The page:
In addition to checking out the cobblestone roads, the old architecture, and the gardens above that also featured in Outlander (when Claire and Geillis were chatting and collecting herbs), also take a moment to check out Graham Harris Graham’s photo shop, where you can find some amazing prints of photos he’s taken all throughout Scotland. I purchased a print of standing stones myself, and I can’t wait to hang it up! (Check out his website here)
We didn’t get to go to Midhope Castle during this trip, which was a bit of a let-down for me. It was one of the reasons I decided to go with Rabbie’s over another company for the Outlander tour. But it was my own mistake that I didn’t realize we didn’t stop here.
Midhope Castle closes from December through to April. That means no bus tours can hit that stop during the winter season.
It’s also worth noting that if you want to see Midhope Castle, tourists with the bus tour are not permitted to enter the castle. It’s a stop to take photos of the castle that serves as Lallybroch in the television show.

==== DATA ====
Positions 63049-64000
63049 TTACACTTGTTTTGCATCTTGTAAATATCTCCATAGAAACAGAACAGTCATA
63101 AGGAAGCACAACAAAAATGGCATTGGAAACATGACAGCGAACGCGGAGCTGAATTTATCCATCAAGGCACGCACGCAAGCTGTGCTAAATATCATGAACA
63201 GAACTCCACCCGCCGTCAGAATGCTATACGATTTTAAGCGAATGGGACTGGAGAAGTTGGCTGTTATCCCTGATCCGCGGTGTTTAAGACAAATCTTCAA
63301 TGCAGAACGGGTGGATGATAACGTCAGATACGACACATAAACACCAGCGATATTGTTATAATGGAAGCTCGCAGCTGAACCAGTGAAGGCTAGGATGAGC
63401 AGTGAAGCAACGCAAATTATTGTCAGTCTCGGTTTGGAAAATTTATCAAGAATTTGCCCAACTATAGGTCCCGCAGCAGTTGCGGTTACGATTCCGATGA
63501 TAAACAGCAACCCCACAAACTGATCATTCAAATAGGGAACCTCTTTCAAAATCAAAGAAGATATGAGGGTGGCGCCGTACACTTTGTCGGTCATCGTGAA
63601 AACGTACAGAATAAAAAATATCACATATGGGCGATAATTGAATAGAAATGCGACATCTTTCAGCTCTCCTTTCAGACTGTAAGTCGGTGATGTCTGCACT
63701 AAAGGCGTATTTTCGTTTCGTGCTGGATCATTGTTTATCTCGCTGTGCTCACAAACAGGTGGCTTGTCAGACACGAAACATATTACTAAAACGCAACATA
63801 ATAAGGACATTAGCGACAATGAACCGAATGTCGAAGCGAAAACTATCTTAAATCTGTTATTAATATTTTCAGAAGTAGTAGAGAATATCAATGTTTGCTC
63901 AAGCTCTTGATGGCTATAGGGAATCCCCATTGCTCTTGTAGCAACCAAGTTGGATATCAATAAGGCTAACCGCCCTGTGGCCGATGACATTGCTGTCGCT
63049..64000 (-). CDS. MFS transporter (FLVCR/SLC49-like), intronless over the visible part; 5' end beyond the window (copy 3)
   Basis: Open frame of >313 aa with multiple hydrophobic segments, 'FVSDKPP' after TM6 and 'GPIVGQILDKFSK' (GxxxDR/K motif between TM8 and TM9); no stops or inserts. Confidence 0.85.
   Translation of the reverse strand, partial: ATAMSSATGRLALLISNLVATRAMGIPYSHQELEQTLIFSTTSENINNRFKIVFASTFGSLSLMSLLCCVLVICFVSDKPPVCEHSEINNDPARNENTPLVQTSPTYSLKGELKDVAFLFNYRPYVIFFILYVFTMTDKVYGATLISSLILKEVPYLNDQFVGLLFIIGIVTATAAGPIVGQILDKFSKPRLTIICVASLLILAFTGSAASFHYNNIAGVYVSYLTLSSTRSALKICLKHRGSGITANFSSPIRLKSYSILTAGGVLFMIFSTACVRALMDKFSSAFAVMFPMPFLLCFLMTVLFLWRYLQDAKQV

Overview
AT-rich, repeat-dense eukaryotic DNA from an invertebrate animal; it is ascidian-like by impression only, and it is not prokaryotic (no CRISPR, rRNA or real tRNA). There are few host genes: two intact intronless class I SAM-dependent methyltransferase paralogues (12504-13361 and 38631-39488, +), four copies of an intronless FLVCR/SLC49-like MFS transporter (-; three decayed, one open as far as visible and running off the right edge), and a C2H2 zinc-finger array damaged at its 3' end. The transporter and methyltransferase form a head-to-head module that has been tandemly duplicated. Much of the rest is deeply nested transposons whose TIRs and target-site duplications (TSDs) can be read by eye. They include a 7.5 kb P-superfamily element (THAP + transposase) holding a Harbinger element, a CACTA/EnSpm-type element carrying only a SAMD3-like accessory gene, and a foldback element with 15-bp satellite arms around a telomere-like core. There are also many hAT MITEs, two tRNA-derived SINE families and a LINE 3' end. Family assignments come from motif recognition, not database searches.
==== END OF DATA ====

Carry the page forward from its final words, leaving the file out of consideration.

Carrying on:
First, I have to give praise to the tour guide. Campbell was very friendly and answered the questions that those of us had during our touring experience, and he had a lot of knowledge on the sites we stopped at—and even some we didn’t! But it was also evident that he enjoyed the show as well. I feel that’s really important if you’re hosting an Outlander tour, so that made his guiding on this tour even more special.